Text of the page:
From the pages of Kadima, the newsletter of Congregation Adas Emuno:
A Message From Our President
Dr. Lance Strate
We Were Nomads
Passover is coming, and with it comes our annual celebration of the exodus from Egypt. We tend to think of it as a liberation from slavery, the first step on a journey to the promised land, with a very significant stopover at Mount Sinai. But we also tend to discount the journey itself, the forty years of wandering in the desert. We may think of it as a punishment for losing faith. Or we may even joke about it, saying that we got lost in the desert because the men refused to ask for directions.
We tend to think of wandering in negative terms, often as "wandering aimlessly," losing our way, being rootless or fickle. Maybe that's because, in the modern world, we tend to be so very goal driven, so fixated on getting from point A to point B, on making progress, proceeding towards a predetermined end.
We lose sight of the fact that wandering can also mean meandering, taking our time for the pure pleasure of it. It can also mean exploring, delighting in the joy of discovery. And it can also mean roaming, traveling from place to place in a deliberate fashion. This last form of wandering is characteristic of the nomadic way of life, the way of life that we associate with the origins of our people, and our faith.
The story of the Jewish people begins with Abraham in the city of Ur, who is commanded by God to leave the city and journey to the land of Canaan to become a nomad. He becomes a shepherd, roaming the land in search of green pastures and the water that sustains them. In other words, Abraham cannot become holy by remaining in the city. He is sanctified through an exodus of his own, and later witnesses how two other cities, Sodom and Gomorrah, have become the sites of sin and corruption, and are destroyed by God.
When periodic drought strikes the land, Jacob and his sons travel down to Egypt, and as we tell the story, they went down to Egypt to sojourn and not to settle. In other words, as nomads, that move was meant to be temporary. But their descendants are enslaved and forced to build cities for Pharaoh, specifically the cities of Pithom and Rameses, according to the Torah.
The exodus then was an escape from Egyptian cities and slave settlements, and a return to nomadic life. And as nomads, the Israelites would not have been wandering aimlessly in the desert, but rather following a circuit in conjunction with the changing seasons. Not a straight line from departure to destination, but making the rounds repeatedly, in harmony with their environment. It is during this period that the words of the Ma Tovu are uttered, classically rendered as, "How goodly are thy tents."
And the story of the return to the promised land begins with Joshua bringing down the walls of the city of Jericho. Jerusalem itself was not built by the Israelites, but rather conquered by King David to serve as the capital of his kingdom, and the site of the Temple built by Solomon. And without discounting the singular importance of Jerusalem, I want to suggest that we recall the lessons we learned from our experience as nomads:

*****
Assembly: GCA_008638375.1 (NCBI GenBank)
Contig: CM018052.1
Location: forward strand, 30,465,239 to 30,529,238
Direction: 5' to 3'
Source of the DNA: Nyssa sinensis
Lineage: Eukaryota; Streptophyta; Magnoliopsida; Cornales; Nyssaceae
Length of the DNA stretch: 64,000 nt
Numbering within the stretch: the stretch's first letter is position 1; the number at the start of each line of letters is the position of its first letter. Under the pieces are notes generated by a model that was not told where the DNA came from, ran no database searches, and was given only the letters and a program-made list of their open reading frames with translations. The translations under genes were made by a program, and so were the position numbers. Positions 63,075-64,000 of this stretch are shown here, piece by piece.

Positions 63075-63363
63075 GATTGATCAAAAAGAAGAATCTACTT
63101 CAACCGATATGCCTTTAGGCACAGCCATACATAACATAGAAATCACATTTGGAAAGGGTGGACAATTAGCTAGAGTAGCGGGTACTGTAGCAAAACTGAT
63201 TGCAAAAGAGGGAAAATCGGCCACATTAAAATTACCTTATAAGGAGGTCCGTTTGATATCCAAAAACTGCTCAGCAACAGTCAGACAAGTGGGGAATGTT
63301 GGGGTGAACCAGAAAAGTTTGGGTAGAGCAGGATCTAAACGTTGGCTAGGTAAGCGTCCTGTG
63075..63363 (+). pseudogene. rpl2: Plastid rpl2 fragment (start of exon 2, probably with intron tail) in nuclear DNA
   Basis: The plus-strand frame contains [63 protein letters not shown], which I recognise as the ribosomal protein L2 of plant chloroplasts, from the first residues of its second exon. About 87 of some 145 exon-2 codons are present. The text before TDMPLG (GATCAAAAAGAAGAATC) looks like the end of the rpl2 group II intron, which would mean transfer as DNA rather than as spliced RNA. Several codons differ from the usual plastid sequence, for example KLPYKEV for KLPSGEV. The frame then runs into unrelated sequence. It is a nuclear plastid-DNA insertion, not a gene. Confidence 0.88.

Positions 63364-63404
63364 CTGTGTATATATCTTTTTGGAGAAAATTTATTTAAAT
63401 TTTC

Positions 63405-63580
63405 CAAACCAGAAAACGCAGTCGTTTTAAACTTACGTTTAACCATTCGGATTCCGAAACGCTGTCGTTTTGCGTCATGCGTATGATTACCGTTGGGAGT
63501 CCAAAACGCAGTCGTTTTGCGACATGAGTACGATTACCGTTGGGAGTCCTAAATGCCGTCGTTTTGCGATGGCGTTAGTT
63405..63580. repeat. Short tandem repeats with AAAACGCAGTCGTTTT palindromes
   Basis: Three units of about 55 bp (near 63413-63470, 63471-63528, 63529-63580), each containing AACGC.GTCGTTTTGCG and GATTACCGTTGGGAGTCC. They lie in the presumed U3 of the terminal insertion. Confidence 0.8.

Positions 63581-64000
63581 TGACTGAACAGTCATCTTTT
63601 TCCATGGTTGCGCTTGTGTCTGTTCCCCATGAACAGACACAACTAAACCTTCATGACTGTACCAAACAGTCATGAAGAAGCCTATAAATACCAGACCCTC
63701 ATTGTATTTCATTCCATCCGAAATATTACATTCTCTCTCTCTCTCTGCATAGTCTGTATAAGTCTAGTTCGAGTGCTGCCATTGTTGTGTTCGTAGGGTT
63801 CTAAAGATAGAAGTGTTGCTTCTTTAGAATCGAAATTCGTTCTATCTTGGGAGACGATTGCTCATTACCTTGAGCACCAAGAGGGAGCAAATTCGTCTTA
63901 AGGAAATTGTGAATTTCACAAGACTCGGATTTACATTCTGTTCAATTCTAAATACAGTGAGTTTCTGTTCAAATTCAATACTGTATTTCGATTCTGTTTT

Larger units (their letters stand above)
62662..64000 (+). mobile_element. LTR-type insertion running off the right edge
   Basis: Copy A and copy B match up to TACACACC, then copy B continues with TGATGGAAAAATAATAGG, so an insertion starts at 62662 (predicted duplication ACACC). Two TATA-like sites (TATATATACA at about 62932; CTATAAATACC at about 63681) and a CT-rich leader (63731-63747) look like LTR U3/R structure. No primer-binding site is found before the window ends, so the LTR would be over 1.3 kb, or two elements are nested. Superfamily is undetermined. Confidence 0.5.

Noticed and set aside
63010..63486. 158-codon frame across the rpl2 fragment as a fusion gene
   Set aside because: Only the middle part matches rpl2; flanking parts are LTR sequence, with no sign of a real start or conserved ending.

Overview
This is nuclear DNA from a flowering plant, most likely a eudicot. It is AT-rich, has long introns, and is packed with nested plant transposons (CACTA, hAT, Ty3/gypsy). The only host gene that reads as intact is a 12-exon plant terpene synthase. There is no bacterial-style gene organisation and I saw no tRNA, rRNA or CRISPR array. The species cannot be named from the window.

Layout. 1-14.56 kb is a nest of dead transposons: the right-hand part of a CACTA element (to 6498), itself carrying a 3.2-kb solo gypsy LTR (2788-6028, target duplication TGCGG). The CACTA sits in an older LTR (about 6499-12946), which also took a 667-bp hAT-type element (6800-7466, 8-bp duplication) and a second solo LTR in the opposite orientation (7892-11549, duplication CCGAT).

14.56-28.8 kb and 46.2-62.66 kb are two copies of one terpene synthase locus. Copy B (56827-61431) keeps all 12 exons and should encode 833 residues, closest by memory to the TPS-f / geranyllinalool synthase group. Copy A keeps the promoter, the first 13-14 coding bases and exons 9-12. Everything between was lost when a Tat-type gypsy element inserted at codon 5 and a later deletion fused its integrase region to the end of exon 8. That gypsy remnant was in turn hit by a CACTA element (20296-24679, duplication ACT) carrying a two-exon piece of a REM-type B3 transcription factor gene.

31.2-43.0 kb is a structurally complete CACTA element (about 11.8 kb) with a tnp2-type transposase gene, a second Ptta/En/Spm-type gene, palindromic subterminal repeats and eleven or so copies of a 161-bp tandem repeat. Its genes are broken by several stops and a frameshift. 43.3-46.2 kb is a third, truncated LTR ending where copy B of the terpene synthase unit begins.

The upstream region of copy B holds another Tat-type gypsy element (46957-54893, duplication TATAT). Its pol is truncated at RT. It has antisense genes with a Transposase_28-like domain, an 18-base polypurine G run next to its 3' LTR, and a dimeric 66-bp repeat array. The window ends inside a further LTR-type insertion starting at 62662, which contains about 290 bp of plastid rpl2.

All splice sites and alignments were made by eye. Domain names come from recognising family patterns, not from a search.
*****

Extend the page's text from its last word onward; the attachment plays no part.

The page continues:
As nomads, we learned that God, or if you prefer, the holy, the divine, or the spiritual dimension of existence, is not confined to any one place. There are no geographical limits to the encounter with the sacred. Transcendence can happen anywhere.
As nomads, we learned that the shortest distance between two points is not necessarily a straight line. That travelling in circles is not a bad thing. That the real world has curves, just as we later discovered that the planet is round, just as Albert Einstein later discovered that all of space is curved.
As nomads, we learned that lines and boundaries are creations of frail and fallible human minds, not commandments from God. That walls are meant to be torn down, to be shattered by the rippling resonances of sound waves. That houses and buildings, settlements and cities, and even nations, are not as permanent as they may seem. That what really matters are people, family, community, and beyond, to teach our children diligently, to honor our parents, to love our neighbors, and to love the stranger, for we too once were strangers.
As nomads, we learned that any given place is not all that important, that it is temporary, transitory. That our religion is not so much about space, but rather about time. We can pray anywhere, we can observe Shabbat, the festivals, and the High Holy Days anywhere, what matters is that we observe them according to the calendar, not the map. We learned that to everything there is a season, and a time to every purpose.
As nomads, we learned that flexibility is better than fixity and rigidity. That being a seeker and a searcher is better than becoming too settled in our opinions.
As nomads, we learned to live in harmony with our world, and not be overly proud of our own inventions and constructions.
As nomads, we learned to be cautious about our circumstances, not to take things for granted, to know that situations can change suddenly, precipitously, catastrophically. To always keep one bag packed.
As nomads, we learned what it means to be free, what it means to be a people, and what it means to have faith.
This is the legacy we share, together, as a congregation. Wishing you a very wanderful Passover holiday!